Shin Godzilla

2016

Action / Adventure / Drama / Horror / Sci-Fi

89
Rotten Tomatoes Critics - Certified Fresh 84%
Rotten Tomatoes Audience - Upright 75%
IMDb Rating 6.7 10 18939

Synopsis


Uploaded By: FREEMAN
Downloaded 273,205 times
August 07, 2017 at 09:01 PM

Director

Cast

Todd Haberkorn as Rando Yaguchi
720p.BLU 1080p.BLU
875.79 MB
1280*534
English
NR
23.976 fps
2hr 0 min
P/S 10 / 54
1.82 GB
1920*800
English
NR
23.976 fps
2hr 0 min
P/S 11 / 92

Movie Reviews

Reviewed by rollins-19092 7 / 10

The Smartest Giant Monster Movie I've seen

The movie was a great satire on the Japanese Government during the time of the earthquake and subsequent tsunami. The reactions by the Prime Minister, defense minister, etc etc during Godzilla's initial appearance perfectly recreate the indecision that lead to more people being killed in that country than necessary during the real life disaster. In short, this movie uses Godzilla to satirize the Japanese government. A new, more decisive body of government forms in the aftermath and one end of it wants to evacuate Tokyo to Nuke him and the other wants to make a more experimental approach by analyzing Godzilla's body chemistry (the science is actually pretty good and leads to a surprisingly tense climax that involves construction cranes pumping hoses down Godzillas throat). The scenes with the humans are also shot in a very dynamic and fast paced way. Characterization suffers (Japanese films do this thing where they just add an odd quirk to a characters personality and call it a day) but its all for the purpose on finding out how to take care of the giant monster rampaging through the city while minimizing human casualties. Believably too, like how the government would actually react would it have happened.

As for the big guy himself, Toho definitely plays around with him a lot. He's still a big green iconic monster, but they change his design more than I've ever seen before. When he first appears in the movie, he's more like a tadpole and over the film evolves into the monster we know. But even then he does things like opens his lower jaw when breathing fire like the predator, shooting beams from his dorsal fin and tail, and there's even a VERY chilling shot at the end involving Godzillas tail with some imagery with broader implications on what Godzilla is able to do. But for all these new things that happen, there's a bunch of stylistic choices that keep it rooted in its history. There's music being used from the original 50's score than ever before (they use more than just that classic brass theme), Godzilla still has his trademark roar, and when he breathes fire in a way we've never seen before (it starts as gas, lights up into a jetstream of flame, and then concentrates into a beam) there's a classic sound effect played that we haven't heard in ages. In short, there's a bunch of new and classic stylistic choices in equal measure. Plus the scene where he destroys Tokyo is, in a weird way, gorgeous to look at.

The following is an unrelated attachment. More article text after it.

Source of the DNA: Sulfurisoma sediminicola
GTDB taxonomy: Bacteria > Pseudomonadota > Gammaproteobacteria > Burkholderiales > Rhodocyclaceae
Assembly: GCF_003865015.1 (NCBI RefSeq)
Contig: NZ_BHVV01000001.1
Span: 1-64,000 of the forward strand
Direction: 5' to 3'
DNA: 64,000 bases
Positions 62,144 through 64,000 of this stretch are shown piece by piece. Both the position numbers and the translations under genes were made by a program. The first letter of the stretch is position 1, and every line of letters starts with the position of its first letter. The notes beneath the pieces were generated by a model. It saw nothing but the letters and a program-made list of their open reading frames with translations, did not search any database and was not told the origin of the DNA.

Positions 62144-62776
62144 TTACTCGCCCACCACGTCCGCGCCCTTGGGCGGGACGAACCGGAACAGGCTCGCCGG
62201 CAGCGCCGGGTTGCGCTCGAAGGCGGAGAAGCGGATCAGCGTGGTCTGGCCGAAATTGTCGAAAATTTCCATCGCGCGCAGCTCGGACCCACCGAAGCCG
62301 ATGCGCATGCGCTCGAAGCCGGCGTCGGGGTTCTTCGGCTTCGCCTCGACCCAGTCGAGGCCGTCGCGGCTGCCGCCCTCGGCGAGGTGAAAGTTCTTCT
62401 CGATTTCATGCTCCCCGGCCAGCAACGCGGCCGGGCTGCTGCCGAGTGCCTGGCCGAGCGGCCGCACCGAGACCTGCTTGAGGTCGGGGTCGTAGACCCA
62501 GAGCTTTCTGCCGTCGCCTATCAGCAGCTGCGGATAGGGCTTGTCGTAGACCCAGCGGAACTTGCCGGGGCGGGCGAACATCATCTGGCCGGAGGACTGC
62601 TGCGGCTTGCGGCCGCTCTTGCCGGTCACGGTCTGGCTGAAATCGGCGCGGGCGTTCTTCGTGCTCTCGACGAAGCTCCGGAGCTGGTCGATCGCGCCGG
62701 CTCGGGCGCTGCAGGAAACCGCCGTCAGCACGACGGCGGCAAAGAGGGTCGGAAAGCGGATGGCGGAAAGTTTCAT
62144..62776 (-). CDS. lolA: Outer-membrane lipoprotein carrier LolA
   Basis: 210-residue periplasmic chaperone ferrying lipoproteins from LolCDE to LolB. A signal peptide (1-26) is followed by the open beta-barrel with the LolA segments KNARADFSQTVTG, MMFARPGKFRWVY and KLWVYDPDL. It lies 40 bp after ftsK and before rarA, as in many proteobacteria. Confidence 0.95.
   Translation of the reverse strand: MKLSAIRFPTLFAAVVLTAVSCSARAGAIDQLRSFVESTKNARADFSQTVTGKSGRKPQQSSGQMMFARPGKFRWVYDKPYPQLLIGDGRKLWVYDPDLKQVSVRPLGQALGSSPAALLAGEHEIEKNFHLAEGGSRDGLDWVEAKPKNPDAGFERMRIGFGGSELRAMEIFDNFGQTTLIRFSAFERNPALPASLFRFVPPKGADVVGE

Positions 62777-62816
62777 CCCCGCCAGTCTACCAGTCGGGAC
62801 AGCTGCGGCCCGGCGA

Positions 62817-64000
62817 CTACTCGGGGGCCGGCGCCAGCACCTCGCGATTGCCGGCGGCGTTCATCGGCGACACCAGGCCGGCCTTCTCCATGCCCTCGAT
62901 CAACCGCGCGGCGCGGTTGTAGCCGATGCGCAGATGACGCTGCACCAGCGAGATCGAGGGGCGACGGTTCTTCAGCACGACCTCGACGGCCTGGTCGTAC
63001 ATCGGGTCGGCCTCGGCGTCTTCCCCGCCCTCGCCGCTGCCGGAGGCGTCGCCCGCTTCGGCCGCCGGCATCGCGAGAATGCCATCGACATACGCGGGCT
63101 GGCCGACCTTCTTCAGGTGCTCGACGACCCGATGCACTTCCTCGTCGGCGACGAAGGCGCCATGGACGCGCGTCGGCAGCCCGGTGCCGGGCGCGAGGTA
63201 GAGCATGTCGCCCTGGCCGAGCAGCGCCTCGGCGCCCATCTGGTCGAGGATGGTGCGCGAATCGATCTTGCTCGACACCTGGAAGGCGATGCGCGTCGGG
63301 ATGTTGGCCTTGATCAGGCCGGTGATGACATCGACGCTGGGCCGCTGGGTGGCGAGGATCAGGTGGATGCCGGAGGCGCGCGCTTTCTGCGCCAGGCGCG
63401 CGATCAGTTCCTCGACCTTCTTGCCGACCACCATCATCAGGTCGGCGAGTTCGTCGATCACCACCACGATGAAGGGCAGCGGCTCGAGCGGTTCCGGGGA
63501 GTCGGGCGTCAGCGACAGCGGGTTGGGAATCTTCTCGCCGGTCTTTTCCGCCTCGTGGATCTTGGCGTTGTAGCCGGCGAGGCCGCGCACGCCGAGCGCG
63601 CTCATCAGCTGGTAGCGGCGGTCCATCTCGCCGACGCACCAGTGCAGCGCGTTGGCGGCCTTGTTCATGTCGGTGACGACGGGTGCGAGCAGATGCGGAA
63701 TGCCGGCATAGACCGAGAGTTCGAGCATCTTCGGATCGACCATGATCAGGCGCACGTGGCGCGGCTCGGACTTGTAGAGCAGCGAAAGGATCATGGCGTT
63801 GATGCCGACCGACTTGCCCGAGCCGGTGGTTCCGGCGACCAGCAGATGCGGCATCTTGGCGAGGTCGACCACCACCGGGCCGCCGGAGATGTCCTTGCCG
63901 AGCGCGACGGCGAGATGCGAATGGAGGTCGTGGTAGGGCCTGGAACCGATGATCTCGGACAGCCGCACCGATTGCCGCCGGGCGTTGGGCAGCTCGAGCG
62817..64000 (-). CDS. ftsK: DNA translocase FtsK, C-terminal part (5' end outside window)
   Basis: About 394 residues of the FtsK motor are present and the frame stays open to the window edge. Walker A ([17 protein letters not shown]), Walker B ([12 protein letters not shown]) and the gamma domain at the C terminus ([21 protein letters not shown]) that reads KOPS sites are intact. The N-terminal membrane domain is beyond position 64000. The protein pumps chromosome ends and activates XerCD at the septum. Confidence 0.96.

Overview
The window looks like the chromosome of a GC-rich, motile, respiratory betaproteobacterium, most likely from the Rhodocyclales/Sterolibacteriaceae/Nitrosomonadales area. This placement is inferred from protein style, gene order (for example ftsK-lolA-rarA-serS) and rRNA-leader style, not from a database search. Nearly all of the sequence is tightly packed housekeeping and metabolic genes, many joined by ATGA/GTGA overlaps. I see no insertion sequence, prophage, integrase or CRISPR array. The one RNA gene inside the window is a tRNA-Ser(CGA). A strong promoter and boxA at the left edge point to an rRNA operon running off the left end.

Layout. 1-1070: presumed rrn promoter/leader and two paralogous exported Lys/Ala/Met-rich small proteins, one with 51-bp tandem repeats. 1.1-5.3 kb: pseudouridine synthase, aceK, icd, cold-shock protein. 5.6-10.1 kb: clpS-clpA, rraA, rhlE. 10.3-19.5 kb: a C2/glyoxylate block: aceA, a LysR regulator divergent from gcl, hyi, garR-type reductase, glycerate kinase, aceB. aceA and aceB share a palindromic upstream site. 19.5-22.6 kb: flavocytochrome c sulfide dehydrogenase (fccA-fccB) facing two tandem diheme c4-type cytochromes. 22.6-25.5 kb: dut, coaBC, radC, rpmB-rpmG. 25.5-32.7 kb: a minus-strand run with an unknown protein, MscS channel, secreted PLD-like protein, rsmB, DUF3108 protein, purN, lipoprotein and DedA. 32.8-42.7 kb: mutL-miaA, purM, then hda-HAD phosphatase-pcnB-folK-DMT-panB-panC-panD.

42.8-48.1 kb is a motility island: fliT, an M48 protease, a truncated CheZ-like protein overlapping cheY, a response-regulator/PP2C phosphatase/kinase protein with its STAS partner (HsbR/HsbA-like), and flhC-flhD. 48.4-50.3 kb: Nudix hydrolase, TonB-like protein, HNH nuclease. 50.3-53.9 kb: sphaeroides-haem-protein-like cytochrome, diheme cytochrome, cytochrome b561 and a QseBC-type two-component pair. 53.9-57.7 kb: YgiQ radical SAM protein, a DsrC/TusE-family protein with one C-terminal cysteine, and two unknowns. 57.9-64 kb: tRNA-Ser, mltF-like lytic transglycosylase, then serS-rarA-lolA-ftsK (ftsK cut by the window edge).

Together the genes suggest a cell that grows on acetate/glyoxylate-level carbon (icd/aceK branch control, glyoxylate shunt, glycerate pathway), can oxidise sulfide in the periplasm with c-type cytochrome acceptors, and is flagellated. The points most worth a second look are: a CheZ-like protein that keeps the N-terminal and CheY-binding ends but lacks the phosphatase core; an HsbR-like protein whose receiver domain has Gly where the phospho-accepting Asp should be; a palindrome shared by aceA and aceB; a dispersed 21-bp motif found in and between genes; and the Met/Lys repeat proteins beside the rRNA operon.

In short, this is the smartest giant monster movie I've ever seen. It's not for everybody but it's certainly for people who understand what that means.

Reviewed by m-bek 9 / 10

Godzilla Post-3.11 Earthquake & Fukushima Disaster